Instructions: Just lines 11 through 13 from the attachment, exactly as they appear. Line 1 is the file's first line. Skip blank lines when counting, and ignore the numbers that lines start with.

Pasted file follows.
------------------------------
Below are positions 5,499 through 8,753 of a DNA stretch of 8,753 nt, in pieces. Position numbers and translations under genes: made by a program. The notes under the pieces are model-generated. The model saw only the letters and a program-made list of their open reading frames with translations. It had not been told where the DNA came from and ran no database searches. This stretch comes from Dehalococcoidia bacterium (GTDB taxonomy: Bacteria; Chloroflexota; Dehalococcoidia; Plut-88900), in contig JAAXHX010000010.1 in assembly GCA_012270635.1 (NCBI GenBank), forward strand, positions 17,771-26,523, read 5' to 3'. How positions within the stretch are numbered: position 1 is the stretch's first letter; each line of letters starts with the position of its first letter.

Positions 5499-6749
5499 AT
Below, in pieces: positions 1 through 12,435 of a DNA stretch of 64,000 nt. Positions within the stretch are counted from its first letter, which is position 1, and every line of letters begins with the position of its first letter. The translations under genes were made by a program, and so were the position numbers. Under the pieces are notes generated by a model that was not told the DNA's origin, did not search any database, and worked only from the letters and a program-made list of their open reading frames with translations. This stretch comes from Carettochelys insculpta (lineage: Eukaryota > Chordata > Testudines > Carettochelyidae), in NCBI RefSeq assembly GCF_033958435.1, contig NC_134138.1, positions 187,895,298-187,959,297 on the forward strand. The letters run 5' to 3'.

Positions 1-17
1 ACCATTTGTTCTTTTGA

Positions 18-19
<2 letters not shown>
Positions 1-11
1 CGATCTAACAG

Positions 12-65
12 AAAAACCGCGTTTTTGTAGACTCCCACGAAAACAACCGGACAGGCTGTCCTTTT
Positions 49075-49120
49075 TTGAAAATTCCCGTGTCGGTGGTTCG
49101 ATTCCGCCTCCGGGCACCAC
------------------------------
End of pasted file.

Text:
Positions 12-65
12 AAAAACCGCGTTTTTGTAGACTCCCACGAAAACAACCGGACAGGCTGTCCTTTT
Positions 49075-49120